The impressionable young lady then returned to San Francisco, married, was almost killed in a train wreck on her honeymoon, got a divorce, hired a 70-ft. schooner and set out for the South Seas, scandalizing the missionaries in Hawaii on the way by taking part in an “orgy,” the precise details of which she does not disclose.”
Clearly, the adventurous Aimée, five times a bride, did not feel compelled to curtail her bed hopping during bouts of matrimony. Consequentially, her marriages tended toward the rather abbreviated variety. It is one thing, after all, for a sophisticated spouse to shut his eyes to a love triangle; another altogether to overlook a veritable polytetrahedron of passions. Even the most peripheral paramour, however, seldom proved completely problem-free–particularly the type who naively featured himself as leading man rather than best supporting actor. Ah well, that was simply the gaucheness of youth. “They all get over husbands, given half a chance,” giggled Crocker.
As to whether the quintet of unfortunate grooms (Including a Russian prince almost forty years her junior) who wed the wealthy wanderlust-victim ever got over her, Crocker wasn’t much concerned. “Husbands, at best, have little to do with ‘people,’” she sniffed. “I know, because I have had a certain number of them.”
Indeed, by the time she sat down to write her memoirs at the age of seventy-four, the cultured coquette had “had a certain number” of almost everything, including some truly bizarre bedfellows. Not that she deigned to bat an eye when a boa constrictor, the pet of a Hindu princess, slithered into her boudoir one night and proceeded to do as boas do, enveloping her body in a sun cross-species hug. In fact, it seems, Crocker found the reptilian rendezvous quite a turn-on: “He gave me a strange, tickling sensation that was, I confess, very enjoyable.”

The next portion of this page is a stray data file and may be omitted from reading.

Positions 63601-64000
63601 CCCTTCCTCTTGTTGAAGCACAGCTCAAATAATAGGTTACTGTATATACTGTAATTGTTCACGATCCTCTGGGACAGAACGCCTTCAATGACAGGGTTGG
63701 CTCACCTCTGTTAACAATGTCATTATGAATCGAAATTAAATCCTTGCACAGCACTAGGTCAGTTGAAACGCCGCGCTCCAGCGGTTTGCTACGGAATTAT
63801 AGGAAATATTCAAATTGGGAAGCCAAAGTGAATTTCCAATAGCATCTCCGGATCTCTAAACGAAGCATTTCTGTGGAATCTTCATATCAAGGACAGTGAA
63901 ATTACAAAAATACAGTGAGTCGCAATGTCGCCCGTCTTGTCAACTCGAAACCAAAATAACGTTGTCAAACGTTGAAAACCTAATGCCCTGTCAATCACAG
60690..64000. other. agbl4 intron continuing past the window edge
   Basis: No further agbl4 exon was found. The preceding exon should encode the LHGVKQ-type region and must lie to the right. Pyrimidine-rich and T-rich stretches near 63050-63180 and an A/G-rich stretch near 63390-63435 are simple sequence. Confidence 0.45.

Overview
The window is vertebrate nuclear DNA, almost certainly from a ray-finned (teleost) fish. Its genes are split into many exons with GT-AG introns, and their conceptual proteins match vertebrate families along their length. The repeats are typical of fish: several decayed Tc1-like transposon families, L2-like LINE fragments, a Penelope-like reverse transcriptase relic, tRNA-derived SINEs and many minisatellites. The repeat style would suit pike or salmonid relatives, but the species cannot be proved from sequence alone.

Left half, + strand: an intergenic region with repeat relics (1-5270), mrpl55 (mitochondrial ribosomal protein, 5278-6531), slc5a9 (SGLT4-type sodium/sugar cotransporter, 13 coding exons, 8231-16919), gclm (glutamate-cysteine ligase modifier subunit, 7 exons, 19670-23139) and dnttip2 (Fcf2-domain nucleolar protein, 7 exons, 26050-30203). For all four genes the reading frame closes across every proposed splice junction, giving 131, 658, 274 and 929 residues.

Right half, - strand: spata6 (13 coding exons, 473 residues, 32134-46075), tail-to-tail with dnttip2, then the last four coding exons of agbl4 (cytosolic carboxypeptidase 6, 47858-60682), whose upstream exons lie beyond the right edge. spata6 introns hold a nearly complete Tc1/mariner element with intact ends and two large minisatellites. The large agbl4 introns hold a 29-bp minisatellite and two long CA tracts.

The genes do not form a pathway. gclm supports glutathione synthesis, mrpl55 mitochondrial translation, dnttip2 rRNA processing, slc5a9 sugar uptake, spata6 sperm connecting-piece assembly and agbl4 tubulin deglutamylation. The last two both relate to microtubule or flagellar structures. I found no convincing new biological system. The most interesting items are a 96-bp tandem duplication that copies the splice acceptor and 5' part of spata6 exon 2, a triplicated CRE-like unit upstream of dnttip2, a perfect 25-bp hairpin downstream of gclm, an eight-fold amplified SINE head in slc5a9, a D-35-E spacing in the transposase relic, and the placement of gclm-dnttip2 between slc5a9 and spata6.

Still, for the professional flirt, the conquest is vastly more compelling than its consequences. Another seduction successfully completed, Crocker was soon snoozing away as the smitten snake, still coiled about her, lay staring into the dark. “It was like being in the strong embrace of a man,” shrugged the world-weary party girl. “I was more than comfortable.”
While the beloved boa did not enter her life until she had returned to New York, its obsessiveness for her charms compelled it to remain “constrictively” close to her at all times. So entranced were the twosome, Miss Crocker was rumored to have thrown an elaborate dinner party in its honor. The dinner, according to all in attendance, was a great success, although an unidentified sleuthing snoop passed it to the newspapers, who quickly picked it up turning the story into, what else? That of an orgy. Characteristically, Miss Crocker tossed it off with a laugh, declaring “Things always happen to me.”